c) ensure that training and research in population and development in African universities and research institutes are coordinated and the findings together with their implications effectively disseminated and brought to the attention of all concerned;
d) strengthen regional institutes and enhance cooperation among African countries in the area of training, research and data collection;
e) carry out studies on the complex inter-relationships between population, environment and sustainable development in order to assist African Governments to formulate and implement relevant policies;
f) put in place and strengthen national focal points for collecting and disseminating population and development information on the basis of gender together with the provision of adequate resources.
11. Information, education and communication (IEC).
a) Develop IEC programmes that involve recipients as partners and are research based (including base-line studies), specifically targeted, culturally appropriate, rooted in local languages as far as possible and linked with follow-up activities including the delivery of family planning services;
b) implement strong IEC strategies and follow-up studies, ensure greater involvement of and access to the mass media in IEC, undertake follow-up studies on constraints to African media organizations; and train managers and professionals in the interpretation and use of population information.
B. Private and non-governmental organizations (NGOs) should:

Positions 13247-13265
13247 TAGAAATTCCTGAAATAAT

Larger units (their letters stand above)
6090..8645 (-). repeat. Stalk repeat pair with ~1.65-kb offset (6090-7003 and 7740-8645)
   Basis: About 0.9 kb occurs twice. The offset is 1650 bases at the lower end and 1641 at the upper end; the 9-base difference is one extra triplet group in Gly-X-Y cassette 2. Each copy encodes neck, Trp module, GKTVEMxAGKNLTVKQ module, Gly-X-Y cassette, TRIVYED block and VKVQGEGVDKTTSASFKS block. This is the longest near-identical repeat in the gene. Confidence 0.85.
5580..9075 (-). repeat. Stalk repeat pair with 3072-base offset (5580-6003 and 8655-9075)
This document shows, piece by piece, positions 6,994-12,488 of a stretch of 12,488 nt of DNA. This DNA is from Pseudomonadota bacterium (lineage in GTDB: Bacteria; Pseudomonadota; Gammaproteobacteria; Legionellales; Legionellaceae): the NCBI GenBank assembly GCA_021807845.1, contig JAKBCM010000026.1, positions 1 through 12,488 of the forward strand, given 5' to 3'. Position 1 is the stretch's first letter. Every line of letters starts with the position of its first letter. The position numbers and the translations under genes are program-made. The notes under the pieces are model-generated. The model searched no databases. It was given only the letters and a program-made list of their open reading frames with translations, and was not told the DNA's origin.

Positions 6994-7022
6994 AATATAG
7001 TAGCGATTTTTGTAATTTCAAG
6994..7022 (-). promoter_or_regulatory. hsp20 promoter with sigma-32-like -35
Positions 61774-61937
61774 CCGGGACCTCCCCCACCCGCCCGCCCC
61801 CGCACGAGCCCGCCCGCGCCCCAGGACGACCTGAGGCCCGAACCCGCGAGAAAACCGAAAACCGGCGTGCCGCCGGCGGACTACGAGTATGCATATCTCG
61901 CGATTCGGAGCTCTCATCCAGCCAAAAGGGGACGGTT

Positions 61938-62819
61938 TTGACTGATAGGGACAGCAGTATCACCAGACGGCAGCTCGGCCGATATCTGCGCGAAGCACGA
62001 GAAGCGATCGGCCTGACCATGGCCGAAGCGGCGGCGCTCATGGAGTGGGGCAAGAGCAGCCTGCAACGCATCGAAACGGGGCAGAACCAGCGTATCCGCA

a) Promote community participation and involve communities in programme planning, implementation and financing; enhance collaboration and coordination with multilateral and bilateral organizations, other organizations and government agencies;
b) be strengthened and considered full partners by governments in the implementation of population programmes and in contributing towards the formulation of related policies. They should also be involved in large-scale replication of successful innovative pilot programmes;
c) promote popular participation in population-related issues including environmental protection, attitudinal change, health and education.
C. the subregional and regional groupings should:
a) Play their role in population-related matters by supporting policies that ease, inter alia, population movements particularly of women, and movement of goods, through flexible migration laws facilitating the voluntary redistribution of population and amelioration of economic conditions through intraregional trade;
b) promote technical cooperation including the implementation of joint subregional programmes in the field of research, training and environmental protection.
D. ECA, UNFPA, the World Bank and other relevant organizations of the United Nations system as well as such regional organizations as OAU and ADB should:
Undertake all possible measures to implement, within their respective mandates, the recommendations of this Conference, including, where appropriate, joint activities.
E. The international community should:
a) Continue to increase its assistance to African countries in the fields of population and development, long-term perspective development planning including those related to refugees and returnees, training and research; strengthen and expand support to all types and levels of training (in population and development) and help to strengthen the institution-building capacity of African countries; and establish technical structures to support programmes taking into account problems related to liaison and communication;